Since 1990, Strata Control Technology have undertaken ongoing developments and the name of the instrument has been modified to reflect this input. Extensive field testing and verification trials have underpinned the development program.

The ANZI Cell has been used successfully in a wide range of conditions from coal and weak saturated sandstones through to very hard pebbly conglomerates and mass concrete.

The ANZI Cell is now widely used in underground mining investigations in Australia. It has also been used in the United Kingdom, China, Japan, New Zealand and Vietnam, in both coal and hard rock applications.

Reference Mills K.W. 1997. “In situ stress measurement using the ANZI stress cell” Rock Stress, Sugawara & Obara (eds) Balkema ISBN 90-5410-9017, pp 149-154.

Contact Details: Dr Ken Mills SCT Operations Pty Ltd PO Box 824 Wollongong NSW 2520
Contact Details: Dr Ken Mills SCT Operations Pty Ltd PO Box 824 Wollongong NSW 2520

Contact Details:

Dr Ken Mills SCT Operations Pty Ltd PO Box 824 Wollongong NSW 2520 Australia Ph: +61 2 4222 2777 Fax: +61 2 4226 4884 Website: www.sct.gs Email: kmills@sct.gs

To install the ANZI Cell, the surface of the membrane and the strain gauges are coated with low slump epoxy cement. The instrument is inserted into a pilot borehole and pneumatically inflated at the target depth. When the cement has cured (6-36 hours depending on temperature and adhesive selection) the strain gauges are bonded directly to the surface of the borehole.

Once the cement has cured, a pressure test is conducted using the ANZI Cell as a borehole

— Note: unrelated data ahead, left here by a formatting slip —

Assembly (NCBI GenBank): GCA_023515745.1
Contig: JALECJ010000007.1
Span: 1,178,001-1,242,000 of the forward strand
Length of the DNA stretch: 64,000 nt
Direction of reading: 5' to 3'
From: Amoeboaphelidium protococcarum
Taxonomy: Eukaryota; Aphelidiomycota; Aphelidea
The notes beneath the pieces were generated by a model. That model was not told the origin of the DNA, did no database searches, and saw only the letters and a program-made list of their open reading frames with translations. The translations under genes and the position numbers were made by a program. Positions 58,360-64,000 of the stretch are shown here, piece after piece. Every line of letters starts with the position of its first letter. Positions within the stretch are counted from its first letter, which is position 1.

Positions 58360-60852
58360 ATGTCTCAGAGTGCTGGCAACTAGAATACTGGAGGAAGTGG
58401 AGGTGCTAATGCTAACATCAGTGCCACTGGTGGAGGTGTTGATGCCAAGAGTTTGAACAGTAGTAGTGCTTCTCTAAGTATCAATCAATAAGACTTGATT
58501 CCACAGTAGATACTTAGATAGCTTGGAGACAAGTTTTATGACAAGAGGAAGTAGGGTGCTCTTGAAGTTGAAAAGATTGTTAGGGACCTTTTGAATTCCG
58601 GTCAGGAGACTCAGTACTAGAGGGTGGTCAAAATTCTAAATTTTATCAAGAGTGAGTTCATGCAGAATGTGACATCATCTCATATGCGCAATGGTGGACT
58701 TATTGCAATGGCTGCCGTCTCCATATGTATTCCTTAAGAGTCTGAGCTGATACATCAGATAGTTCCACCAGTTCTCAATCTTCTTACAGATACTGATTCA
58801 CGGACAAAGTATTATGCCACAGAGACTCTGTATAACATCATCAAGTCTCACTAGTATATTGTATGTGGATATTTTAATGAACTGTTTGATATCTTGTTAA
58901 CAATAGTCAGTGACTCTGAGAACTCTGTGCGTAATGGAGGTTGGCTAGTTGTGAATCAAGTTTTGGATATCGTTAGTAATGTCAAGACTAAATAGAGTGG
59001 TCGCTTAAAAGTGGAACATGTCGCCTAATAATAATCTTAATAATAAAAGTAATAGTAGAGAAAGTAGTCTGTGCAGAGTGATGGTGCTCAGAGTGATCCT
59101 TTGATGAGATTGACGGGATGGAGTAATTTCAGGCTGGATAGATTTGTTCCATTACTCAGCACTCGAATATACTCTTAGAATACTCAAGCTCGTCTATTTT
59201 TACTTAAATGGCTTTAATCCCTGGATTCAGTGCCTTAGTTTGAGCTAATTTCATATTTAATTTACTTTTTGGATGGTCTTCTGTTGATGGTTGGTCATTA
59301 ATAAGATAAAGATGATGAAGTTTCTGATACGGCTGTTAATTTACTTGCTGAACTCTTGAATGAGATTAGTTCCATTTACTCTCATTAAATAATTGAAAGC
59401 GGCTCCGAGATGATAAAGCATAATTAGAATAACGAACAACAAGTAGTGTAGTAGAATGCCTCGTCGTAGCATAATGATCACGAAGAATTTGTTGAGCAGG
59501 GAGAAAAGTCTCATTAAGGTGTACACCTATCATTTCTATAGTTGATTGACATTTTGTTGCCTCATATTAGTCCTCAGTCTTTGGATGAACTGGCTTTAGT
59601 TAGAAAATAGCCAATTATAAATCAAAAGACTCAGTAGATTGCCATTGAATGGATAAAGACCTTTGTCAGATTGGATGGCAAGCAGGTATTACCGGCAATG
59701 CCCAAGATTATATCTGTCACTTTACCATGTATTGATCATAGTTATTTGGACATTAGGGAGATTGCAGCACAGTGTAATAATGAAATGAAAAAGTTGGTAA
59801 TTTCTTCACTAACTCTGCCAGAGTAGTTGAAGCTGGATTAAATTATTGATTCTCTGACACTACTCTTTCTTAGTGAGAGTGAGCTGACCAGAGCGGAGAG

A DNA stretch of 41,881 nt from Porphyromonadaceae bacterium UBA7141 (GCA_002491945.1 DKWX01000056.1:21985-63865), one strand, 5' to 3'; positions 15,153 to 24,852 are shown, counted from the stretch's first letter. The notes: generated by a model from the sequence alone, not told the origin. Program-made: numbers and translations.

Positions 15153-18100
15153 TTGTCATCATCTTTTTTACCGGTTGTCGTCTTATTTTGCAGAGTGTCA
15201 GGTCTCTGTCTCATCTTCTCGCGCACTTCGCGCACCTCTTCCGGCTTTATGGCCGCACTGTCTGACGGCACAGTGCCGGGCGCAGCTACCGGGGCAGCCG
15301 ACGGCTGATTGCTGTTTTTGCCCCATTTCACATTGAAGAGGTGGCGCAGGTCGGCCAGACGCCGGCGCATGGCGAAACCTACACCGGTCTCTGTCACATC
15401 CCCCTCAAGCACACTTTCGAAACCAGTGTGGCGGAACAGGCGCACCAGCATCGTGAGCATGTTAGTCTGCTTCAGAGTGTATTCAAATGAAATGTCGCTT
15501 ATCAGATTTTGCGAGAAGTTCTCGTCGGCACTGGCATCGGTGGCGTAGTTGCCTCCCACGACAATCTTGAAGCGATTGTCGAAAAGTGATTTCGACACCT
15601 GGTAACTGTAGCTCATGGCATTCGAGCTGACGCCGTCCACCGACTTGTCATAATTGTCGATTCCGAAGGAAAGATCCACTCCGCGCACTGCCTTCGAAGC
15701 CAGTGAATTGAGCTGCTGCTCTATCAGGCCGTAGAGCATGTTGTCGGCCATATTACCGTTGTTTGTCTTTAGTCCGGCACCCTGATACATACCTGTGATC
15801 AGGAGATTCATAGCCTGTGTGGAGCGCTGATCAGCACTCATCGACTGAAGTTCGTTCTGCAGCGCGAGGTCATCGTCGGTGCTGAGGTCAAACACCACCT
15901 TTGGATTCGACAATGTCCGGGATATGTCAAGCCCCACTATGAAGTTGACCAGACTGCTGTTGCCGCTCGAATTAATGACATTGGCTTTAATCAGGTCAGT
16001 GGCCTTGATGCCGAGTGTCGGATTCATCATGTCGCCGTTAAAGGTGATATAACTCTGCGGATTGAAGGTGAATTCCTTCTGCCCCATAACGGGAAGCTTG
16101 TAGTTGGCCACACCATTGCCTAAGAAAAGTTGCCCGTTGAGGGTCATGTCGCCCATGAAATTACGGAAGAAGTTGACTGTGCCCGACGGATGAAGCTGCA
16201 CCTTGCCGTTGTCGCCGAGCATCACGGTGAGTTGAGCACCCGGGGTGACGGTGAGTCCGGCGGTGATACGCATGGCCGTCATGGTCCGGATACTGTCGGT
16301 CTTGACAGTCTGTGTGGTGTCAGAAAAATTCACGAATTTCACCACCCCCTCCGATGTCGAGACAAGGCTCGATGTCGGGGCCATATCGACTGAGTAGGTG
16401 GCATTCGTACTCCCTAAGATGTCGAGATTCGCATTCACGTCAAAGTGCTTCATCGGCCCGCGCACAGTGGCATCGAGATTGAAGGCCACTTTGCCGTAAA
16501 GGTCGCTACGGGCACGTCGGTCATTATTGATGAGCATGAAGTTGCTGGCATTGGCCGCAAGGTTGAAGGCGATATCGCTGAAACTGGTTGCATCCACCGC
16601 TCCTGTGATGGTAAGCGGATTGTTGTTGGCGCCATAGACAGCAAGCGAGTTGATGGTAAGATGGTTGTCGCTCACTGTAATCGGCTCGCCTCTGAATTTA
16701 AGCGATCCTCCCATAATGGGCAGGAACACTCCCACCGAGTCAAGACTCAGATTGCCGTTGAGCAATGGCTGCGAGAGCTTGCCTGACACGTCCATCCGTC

dilatometer or pressuremeter. Although the pressures used in this test are kept relatively low to avoid disturbing the in situ stress field, the strain changes obtained give confirmation of the correct operation of all the gauges and a measure of the modulus of the rock in situ before

it is disturbed by overcoring.

The overcoring operation is conducted in much the same way as for other instruments that use the overcoring stress-relief method.

The instrument is monitored throughout the overcoring operation via a cable that passes down the centre of the drill string and out through the water swivel on the drilling machine.

The eighteen strain gauges on the ANZI Cell give

a high degree of redundancy that allows internal cross checking between independent strain readings. There are sufficient gauges on each instrument to make two completely independent stress determinations in each test.

A biaxial pressure test is conducted on the core

once it is recovered to measure elastic modulus and Poisson’s Ratio. If the core is too badly damaged to do a biaxial test, the elastic modulus can be estimated from the pressuremeter test

conducted prior to overcoring.

Reference Mills K.W. 1997. “In situ stress measurement using the ANZI stress cell” Rock Stress, Sugawara & Obara (eds) Balkema ISBN 90-5410-9017, pp 149-154.